Many of these caps were put in place for a very specific reason: to limit the amount of medical malpractice lawsuits clogging State Courts. Medical malpractice cases are extremely common, and costly malpractice insurance policies are often cited as a leading cause of increased health care costs overall. The logic was simple: put a cap on how much the plaintiff's can demand, and many won't pursue a lawsuit at all. Decreased exposure to liability will lower everyone's healthcare premiums. But that might not be true. According to the National Institutes of Health, "the only study of whether consumers benefit from lower health insurance premiums as a result of damages caps found no impact."
A scholar once said: "when in doubt, make distinctions." As we've seen, the realm of non-economic damages is particularly foggy; there's a lot of doubt. So you can expect the category of "pain and suffering" to be broken down into many subsidiary buckets:
So how common are non-economic damages? Can you expect an award for pain and suffering if you have a valid case?
Pretty common, as it turns out. Out of 200 civil lawsuits, researchers from Duke University found that 91% of plaintiffs were awarded "non-economic damages." Further, the majority of cases cited "pain and suffering" as the primary type of non-economic damage. Only 4% cited "emotional distress," 2% "loss of consortium," and 7% "loss of society." Damages for "loss of a normal life," on the other hand, were fairly regular, awarded in 48% of cases.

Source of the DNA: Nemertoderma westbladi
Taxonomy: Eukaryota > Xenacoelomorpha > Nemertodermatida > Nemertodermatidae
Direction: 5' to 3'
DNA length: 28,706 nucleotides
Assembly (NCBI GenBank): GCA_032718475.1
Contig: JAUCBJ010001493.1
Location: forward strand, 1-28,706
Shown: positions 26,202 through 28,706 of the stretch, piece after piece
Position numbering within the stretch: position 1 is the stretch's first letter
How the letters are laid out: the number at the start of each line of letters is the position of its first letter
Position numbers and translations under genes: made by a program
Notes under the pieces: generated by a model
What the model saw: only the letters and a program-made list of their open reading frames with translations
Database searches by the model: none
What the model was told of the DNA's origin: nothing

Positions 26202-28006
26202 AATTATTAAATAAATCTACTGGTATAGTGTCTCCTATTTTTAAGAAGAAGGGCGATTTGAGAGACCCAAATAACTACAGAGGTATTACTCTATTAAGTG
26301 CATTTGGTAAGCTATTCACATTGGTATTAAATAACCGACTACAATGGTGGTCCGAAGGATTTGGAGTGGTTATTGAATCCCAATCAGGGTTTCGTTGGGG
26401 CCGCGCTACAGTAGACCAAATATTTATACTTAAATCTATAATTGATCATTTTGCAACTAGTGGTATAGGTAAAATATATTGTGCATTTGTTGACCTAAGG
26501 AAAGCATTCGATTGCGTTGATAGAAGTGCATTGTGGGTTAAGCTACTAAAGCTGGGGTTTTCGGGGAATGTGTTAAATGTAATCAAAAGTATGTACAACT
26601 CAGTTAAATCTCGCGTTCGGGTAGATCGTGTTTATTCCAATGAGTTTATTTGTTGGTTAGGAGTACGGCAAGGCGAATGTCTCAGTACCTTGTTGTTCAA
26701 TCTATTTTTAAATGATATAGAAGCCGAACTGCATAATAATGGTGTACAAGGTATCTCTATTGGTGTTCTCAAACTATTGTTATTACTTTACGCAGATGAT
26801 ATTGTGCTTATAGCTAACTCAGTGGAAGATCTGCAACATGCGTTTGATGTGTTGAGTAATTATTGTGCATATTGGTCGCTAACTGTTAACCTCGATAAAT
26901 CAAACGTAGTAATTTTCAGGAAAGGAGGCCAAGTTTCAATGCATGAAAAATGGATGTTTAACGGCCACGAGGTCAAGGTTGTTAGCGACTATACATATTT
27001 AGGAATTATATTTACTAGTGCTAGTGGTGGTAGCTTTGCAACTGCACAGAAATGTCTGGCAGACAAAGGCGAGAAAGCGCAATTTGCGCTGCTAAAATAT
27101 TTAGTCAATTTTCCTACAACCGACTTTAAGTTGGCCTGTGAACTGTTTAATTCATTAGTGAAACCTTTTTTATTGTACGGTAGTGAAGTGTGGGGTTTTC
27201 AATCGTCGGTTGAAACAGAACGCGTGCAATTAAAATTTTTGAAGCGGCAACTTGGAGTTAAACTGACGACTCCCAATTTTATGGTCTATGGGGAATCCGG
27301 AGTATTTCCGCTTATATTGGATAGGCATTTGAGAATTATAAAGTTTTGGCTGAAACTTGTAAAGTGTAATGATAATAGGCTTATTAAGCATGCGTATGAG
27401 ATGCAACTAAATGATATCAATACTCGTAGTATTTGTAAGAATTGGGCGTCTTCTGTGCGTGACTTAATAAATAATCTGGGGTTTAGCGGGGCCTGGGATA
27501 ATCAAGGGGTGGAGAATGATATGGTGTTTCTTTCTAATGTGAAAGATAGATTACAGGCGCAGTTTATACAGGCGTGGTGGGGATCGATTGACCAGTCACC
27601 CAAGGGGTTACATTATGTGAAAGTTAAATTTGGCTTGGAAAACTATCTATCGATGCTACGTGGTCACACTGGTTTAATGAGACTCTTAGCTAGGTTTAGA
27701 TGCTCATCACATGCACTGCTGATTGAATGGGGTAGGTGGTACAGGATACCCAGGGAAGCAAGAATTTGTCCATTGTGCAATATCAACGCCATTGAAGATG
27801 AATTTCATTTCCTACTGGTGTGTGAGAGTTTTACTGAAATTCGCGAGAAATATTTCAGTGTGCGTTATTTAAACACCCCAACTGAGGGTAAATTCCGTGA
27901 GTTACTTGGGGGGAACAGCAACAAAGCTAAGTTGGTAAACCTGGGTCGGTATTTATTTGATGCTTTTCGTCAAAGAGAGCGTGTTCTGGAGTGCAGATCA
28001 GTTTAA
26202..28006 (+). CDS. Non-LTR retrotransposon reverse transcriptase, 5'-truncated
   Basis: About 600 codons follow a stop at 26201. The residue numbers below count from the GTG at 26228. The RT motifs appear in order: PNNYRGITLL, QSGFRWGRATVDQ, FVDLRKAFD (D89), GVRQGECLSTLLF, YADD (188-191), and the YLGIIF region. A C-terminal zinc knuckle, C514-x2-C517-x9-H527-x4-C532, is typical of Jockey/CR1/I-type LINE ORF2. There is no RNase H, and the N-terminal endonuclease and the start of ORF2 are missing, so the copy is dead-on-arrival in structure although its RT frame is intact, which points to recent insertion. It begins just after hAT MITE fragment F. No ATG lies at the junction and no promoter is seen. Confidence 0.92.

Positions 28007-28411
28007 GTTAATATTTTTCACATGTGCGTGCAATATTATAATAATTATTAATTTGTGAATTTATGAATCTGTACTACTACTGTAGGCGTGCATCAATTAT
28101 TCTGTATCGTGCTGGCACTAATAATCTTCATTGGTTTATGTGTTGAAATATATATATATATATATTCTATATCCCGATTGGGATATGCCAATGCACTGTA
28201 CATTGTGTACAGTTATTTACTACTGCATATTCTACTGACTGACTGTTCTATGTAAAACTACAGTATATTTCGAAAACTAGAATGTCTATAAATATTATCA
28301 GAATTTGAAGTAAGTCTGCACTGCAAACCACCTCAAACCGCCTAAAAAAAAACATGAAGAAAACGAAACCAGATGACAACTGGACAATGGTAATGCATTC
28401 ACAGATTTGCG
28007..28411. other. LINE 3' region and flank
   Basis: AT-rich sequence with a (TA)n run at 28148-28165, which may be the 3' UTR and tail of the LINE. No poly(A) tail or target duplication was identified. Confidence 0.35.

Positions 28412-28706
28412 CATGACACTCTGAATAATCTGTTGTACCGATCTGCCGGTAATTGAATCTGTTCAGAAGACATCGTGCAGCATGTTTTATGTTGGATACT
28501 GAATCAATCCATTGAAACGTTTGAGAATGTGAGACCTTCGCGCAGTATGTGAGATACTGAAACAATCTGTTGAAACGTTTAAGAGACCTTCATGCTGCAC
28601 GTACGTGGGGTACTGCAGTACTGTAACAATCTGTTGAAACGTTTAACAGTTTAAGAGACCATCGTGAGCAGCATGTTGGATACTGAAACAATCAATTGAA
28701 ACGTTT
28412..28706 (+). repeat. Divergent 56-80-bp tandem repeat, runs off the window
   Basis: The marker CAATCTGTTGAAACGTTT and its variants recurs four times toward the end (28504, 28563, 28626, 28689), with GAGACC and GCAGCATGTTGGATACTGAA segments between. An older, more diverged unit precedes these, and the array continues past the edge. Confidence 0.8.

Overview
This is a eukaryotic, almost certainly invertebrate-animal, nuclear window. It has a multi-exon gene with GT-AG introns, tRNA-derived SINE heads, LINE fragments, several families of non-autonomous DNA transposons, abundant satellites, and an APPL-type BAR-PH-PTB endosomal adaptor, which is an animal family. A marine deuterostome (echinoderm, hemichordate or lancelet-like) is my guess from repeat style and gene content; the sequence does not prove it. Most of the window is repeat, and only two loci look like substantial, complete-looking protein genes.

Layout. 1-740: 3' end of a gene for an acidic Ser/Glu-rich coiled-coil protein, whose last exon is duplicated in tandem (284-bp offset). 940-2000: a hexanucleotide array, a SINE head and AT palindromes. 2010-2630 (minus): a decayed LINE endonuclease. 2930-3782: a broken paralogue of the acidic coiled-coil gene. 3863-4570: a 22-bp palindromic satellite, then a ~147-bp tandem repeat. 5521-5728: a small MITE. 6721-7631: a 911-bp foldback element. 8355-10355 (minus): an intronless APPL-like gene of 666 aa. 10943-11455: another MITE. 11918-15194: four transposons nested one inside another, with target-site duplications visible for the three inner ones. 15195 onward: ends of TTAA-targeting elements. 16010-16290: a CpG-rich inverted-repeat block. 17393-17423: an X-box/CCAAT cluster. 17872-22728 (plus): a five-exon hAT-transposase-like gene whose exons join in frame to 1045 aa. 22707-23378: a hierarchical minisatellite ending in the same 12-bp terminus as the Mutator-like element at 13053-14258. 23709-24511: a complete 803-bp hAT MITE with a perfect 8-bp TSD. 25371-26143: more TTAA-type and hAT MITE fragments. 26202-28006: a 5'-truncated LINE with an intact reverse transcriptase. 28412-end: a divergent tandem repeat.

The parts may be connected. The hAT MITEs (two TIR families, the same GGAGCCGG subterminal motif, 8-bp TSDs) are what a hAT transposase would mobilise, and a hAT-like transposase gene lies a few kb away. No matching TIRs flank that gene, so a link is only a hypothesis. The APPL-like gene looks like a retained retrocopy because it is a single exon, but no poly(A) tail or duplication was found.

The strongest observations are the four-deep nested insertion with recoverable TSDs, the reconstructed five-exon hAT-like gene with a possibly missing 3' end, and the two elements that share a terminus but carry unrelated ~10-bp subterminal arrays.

Investigating statistics for the Bureau of Justice, the academics found that juries were less likely to award high-value pain and suffering damages as economic awards increased. Generally, the higher your medical expenses and lost wages, the less likely you are to receive millions in pain and suffering. This may explain the record amount awarded to Lin, the construction worker in the Bronx. Because his medical expenses were relatively low, the jury may have felt that an award of only $60,000 was insufficient to compensate him. Of course, this doesn't quite account for a $62 million award but taking Lin's permanent disability into consideration might.
Are you familiar with the factors involved in accidents like building collapses? Read more: https://banvillelaw.com/balcony-collapse-factors/